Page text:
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A stand-alone CHIPS bill helps China by limiting US innovation

By Keith Yamamoto and Mary Woolley

Once the undisputed leader in science and technology innovation, the United States’ position is in doubt today. If Congress passes domestic semiconductor funding alone instead of as part of broader competitiveness legislation, it will demonstrate to the world that we’re willing to pass the baton to China.

While critically important, pulling the CHIPS Act funding out of the larger legislative package, as now appears likely in the coming days, will leave important and timely scientific initiatives on the cutting room floor.

This approach would kill more than a year of diligent, bipartisan collaboration on a measure to make the U.S. a global innovation powerhouse once again.

For decades, the U.S. has been unable — or unwilling — to keep up with spending on research and development in comparison to China and other nations. In fact, federal spending in this area has tanked, falling to 0.7 percent of our GDP today compared to 1.9 percent in 1964.

In the past 10 years alone, the U.S.’s share of global research and development spending declined by 2 percent between 2010 and 2019 while China’s share increased by 7 percent.

Now, China is on track to exceed the U.S. in science and technology investment by the end of the decade. Congress must choose whether to make that path even easier for China — or it can set up hurdles in the way.

Fortunately, a solution is already in hand: Finalizing a comprehensive United States Innovation and Competition Act/America COMPETES bill would propel U.S. innovation, competitiveness and the economy for years to come. Enacting the bill is doable as well as vital to the United States’ ability to compete globally, and a conference committee still has time to reach an agreement on details.

However, with momentum waning, Congress and the Biden administration are now leaning toward passing just a small portion of this bill. Senate Majority Leader Chuck Schumer (D-N.Y.) could bring the $52 billion in semiconductor provisions to the floor as early as this week after Commerce Secretary Gina Raimondo said lawmakers should “cleave off the CHIPS and pass it.”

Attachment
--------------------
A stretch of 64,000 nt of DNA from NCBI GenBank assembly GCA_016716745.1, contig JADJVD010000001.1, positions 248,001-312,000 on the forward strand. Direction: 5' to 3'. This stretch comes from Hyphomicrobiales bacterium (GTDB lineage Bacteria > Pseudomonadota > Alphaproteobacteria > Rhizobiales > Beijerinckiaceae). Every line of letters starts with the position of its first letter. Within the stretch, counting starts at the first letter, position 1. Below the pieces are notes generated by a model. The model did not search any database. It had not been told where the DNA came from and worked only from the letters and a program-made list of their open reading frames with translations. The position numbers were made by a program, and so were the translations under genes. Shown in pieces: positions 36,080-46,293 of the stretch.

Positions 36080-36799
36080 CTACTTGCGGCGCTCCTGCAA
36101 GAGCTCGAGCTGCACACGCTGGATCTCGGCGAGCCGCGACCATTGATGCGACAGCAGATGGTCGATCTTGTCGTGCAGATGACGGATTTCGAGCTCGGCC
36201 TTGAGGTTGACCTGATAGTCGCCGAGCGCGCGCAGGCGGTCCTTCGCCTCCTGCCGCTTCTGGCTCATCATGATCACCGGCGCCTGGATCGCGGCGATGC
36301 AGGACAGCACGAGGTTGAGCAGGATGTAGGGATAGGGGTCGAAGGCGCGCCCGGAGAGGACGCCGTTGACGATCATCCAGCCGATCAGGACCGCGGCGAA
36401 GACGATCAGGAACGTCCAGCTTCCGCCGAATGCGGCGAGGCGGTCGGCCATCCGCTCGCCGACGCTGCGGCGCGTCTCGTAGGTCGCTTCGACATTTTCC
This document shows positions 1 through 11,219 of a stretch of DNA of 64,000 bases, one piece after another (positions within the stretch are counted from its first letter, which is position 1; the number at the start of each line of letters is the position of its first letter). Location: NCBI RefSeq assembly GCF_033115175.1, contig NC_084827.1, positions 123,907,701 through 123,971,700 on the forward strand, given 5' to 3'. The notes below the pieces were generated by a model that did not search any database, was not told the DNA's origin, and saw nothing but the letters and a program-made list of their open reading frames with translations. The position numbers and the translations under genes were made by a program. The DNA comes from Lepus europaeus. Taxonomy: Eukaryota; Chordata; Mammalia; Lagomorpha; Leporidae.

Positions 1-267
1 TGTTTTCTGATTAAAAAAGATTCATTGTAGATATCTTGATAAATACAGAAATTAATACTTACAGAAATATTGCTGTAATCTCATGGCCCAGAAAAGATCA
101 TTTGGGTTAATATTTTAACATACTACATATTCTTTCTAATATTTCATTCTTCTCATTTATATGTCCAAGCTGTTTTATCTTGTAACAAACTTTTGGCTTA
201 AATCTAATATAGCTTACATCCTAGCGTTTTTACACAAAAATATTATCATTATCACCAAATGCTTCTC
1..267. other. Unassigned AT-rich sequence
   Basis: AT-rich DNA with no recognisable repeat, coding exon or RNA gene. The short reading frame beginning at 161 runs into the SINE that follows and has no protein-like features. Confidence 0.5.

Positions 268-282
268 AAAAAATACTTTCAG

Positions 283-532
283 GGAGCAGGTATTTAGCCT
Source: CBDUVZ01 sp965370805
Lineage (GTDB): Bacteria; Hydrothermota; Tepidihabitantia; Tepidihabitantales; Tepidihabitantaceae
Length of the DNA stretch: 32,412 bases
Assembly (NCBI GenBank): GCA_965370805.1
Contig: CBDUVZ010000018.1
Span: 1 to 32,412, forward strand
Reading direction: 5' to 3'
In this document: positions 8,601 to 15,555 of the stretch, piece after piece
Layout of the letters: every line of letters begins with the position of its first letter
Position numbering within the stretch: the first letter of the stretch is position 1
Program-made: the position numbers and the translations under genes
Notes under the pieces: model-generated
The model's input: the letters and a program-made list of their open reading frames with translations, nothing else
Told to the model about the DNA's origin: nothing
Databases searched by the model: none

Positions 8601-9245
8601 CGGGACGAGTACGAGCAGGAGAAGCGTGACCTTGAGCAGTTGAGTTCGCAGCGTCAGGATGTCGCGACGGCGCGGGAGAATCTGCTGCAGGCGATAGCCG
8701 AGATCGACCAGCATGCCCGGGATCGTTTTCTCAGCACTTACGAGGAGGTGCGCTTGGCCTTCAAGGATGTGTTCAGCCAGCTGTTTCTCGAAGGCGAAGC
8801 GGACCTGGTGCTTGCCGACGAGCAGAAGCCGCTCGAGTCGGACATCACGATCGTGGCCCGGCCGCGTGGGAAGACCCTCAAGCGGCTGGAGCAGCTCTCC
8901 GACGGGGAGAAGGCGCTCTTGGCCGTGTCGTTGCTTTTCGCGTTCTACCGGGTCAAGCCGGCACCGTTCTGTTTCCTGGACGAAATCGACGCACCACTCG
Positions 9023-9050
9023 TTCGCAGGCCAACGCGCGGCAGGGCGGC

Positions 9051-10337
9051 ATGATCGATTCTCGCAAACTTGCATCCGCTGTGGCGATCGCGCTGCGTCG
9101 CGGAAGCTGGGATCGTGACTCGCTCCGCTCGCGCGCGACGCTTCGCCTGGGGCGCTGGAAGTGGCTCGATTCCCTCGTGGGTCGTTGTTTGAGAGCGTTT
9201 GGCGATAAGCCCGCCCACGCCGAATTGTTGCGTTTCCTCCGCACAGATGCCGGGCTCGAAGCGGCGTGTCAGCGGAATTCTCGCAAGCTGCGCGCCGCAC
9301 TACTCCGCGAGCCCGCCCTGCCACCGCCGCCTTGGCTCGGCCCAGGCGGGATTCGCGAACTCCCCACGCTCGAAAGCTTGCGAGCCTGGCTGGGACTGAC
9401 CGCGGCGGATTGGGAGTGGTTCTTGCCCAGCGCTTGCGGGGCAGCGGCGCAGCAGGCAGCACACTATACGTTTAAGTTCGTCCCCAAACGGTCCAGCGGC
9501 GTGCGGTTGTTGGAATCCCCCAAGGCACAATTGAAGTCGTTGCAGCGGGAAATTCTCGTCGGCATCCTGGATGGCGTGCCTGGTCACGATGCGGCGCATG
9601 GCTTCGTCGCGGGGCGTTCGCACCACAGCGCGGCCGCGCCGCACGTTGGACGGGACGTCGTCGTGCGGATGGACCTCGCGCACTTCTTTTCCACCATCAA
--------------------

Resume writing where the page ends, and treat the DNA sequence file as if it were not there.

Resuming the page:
If lawmakers take this route, we will leave behind essential investments in regional technology hubs, STEM education and strengthening U.S. science and technology infrastructure that have garnered bipartisan support. These elements are just as important — if not more so — as boosting domestic semiconductor manufacturing. We need all these pieces tied together if we hope to have a chance at keeping ahead of China.

The comprehensive competitiveness bill includes funding for increased emphasis at the National Science Foundation on Technology, Innovation and Partnerships, or TIP. This investment would bolster work across federal agencies, nonprofits and industries to enhance regional innovation and workforce development, helping to discover and bring to market the next big thing, and do so here at home.

The bill would also prioritize STEM education across all grade levels to ensure a domestic pool of well-trained students and researchers and a more diverse workforce. And it would produce outstanding educators by authorizing the National Science Corps program to establish a nationwide community of expert STEM teachers.

The challenges we face today — supply chain issues, public health, semiconductor shortages, domestic manufacturing, energy production and climate change — are all interconnected and require solutions rooted in science and technology.

The commercial benefits of new advancements accrue primarily to the nation where the innovation took place; investment in R&D has unleashed incredible economic drivers — from the microwave oven to the internet to the smartphone — in the United States since the 1950s. Now, other nations are using the U.S. playbook to drive their own economies, even as we fail to keep pace.

Passing a standalone CHIPS bill for the domestic semiconductor industry, while vital, only solves a small part of the problem. Ensuring the U.S. remains a global leader across key pillars of U.S. competitiveness requires the full scope of investment the broader legislative package would provide. 

Essentially, if Congress fails to act this month on the larger bill, we will be well on the path to ceding our position as a global leader to China.

We’ve waited far too long for lawmakers to secure the resources we need to stay globally competitive. In the next few days, Congress must choose between leadership and surrender. We hope lawmakers choose wisely.

Keith Yamamoto is the vice chancellor for science policy and strategy at the University of California, San Francisco and the president-elect of the American Association for the Advancement of Science. Mary Woolley is the president and CEO of Research America. They are both co-chairs of the Science & Technology Action Committee.

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